Category Archives: Energy

What About Locking In Extended Diesel or Natural Gas?

From everything I keep hearing, I think it’s best to remain patient. I think late-Jan to mid-Feb might provide an even better opportunity to lock in extended coverage. The EIA recently released info that showed Natural gas working inventories on November 28 totaled 3.41 trillion cubic feet (Tcf), 0.23 Tcf (6%) below the level at the same time a year ago and 0.37 Tcf (10%) below the previous five-year average (2009-13).  Despite the lower stocks at the start of this winter’s heating season, EIA expects the Henry Hub natural gas spot price to average $3.98/million British thermal units (MMBtu) this winter compared with $4.53/MMBtu last winter, reflecting both lower expected heating demand and higher natural gas production this winter. (Source: US Energy Information Administration Outlook)

Oil prices drop to their lowest since October 2011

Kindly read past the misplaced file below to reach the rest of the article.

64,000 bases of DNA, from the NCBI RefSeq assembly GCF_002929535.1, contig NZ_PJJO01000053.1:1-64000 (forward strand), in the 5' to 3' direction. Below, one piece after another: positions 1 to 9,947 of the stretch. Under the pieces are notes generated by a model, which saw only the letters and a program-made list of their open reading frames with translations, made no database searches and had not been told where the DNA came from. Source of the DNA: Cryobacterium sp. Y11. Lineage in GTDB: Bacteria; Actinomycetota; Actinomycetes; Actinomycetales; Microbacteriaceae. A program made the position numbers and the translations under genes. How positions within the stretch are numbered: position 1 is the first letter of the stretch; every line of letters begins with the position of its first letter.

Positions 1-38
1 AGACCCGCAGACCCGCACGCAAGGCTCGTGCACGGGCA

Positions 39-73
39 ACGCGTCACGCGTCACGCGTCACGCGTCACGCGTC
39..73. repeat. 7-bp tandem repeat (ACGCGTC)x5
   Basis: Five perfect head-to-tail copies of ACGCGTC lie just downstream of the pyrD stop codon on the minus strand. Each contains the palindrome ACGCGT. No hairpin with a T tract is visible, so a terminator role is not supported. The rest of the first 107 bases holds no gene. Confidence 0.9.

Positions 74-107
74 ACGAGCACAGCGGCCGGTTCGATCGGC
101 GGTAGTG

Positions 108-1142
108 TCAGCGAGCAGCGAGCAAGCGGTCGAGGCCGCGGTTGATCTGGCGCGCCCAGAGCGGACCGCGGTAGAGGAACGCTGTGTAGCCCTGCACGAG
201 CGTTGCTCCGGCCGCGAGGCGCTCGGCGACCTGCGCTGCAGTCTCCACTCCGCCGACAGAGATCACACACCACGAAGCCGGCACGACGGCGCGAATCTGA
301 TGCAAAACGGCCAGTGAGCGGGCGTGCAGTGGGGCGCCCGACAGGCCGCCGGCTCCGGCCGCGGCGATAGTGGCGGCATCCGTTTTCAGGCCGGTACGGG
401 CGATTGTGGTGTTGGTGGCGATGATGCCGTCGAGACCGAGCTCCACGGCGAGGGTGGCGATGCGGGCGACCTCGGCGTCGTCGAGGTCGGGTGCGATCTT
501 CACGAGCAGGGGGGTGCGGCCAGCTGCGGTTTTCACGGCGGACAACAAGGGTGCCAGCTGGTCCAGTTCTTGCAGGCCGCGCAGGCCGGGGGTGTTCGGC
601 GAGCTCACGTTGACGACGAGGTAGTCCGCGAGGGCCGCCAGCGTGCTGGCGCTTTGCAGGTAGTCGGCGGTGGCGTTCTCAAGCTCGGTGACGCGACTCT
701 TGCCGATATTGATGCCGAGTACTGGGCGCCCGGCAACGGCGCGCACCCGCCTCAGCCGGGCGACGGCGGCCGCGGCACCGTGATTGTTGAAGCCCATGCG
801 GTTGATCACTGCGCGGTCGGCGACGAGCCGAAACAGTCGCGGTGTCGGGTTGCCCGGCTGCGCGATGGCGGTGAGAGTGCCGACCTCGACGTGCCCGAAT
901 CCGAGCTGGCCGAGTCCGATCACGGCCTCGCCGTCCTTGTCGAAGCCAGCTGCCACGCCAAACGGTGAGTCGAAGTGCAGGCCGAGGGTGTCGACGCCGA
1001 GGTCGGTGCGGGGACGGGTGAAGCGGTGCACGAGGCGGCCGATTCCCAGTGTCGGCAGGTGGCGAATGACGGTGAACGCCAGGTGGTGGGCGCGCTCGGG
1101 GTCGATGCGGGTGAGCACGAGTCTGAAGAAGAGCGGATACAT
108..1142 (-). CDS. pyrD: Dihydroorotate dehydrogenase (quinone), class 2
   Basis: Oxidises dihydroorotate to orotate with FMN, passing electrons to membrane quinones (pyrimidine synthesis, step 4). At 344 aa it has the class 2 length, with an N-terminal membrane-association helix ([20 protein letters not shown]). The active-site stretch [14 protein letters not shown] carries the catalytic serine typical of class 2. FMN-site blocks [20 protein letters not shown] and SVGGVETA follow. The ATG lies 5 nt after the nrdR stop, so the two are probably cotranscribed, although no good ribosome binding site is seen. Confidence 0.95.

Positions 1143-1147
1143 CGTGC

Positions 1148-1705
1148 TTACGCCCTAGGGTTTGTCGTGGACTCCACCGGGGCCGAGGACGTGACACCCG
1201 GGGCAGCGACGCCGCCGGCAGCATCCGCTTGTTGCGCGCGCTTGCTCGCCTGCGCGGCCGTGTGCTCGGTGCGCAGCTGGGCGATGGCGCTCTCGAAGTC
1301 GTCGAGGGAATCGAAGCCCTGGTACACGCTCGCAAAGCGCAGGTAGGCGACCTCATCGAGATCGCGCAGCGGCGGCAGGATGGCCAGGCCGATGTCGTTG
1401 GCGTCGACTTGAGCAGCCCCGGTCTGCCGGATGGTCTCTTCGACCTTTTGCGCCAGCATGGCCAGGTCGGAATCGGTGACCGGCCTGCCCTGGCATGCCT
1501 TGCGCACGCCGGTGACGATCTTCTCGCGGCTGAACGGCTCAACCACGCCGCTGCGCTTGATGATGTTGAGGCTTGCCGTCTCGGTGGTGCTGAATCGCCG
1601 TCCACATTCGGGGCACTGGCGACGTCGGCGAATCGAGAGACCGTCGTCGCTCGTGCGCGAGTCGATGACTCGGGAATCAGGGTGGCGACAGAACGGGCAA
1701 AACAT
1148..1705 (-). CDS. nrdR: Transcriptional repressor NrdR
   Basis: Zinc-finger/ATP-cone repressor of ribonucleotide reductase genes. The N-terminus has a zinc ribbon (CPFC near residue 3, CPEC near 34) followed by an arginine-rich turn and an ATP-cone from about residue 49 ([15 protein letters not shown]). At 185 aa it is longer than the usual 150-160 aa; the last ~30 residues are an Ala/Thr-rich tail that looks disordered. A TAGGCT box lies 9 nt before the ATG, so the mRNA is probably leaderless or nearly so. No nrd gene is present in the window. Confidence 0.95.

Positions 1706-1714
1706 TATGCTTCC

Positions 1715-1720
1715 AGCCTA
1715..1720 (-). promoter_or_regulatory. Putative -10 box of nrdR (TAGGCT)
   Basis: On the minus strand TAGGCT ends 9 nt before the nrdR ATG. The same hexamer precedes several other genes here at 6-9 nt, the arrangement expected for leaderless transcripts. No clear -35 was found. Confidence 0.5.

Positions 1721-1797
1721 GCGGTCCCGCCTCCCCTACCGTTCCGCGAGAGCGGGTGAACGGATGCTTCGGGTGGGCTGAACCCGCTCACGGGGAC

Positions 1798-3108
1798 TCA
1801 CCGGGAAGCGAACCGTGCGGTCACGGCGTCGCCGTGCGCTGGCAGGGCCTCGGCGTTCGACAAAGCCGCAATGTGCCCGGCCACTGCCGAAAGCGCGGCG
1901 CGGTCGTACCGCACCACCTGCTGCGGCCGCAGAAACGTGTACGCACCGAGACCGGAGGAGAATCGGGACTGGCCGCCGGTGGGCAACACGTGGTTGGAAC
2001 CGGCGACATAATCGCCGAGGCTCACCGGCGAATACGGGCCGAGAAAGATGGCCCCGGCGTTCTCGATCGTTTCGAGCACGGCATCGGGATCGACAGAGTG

Oil seems to​ be​ all the talk inside the trade as it​’​s down almost 30% since early-summer: AAA is saying this is leaving US consumers with an extra $250 million a day in their pocket when compared to mid-June price levels. The question is how long can oil producers afford to hang on? Keep in mind, several nations and private oil explorations companies are already being forced to digest prices below their cost of production. Below is a great map from Reuters and Deutsche Bank that has been floating around the trade. As you can see, oil prices below $80 could spell disaster for countries like Iran, Nigeria, Russia, and Venezuela… maybe there’s a “bigger picture” item being put into play by some of the global powers? I’ve already heard rumblings from inside Russia that they may soon need to make massive government spending cuts. With Russia already being considered a “high risk” creditor it might be next to impossible for them to borrow money. W​e’l​l see how popular Putin is inside Russia once their government is forced to make massive cuts in public spending? Let’s also not forget that a nuclear Iran is a huge thorn in the side for Saudi Arabia. Bottom-line, the North American shale boom has flattened the supply curve and OPEC is no longer the only price determining player in the game. Maybe the Saudis realize this and are trying to run some of the other players out of the game? Maybe there is more global political jockeying here than we care to realize? In any regard it appears the Saudis are serious about shaking up the world of energy production as we know it. I’m afraid this is just the beginning of a long process with many uncertainties associated. Be careful swimming out too far into the “energy” space…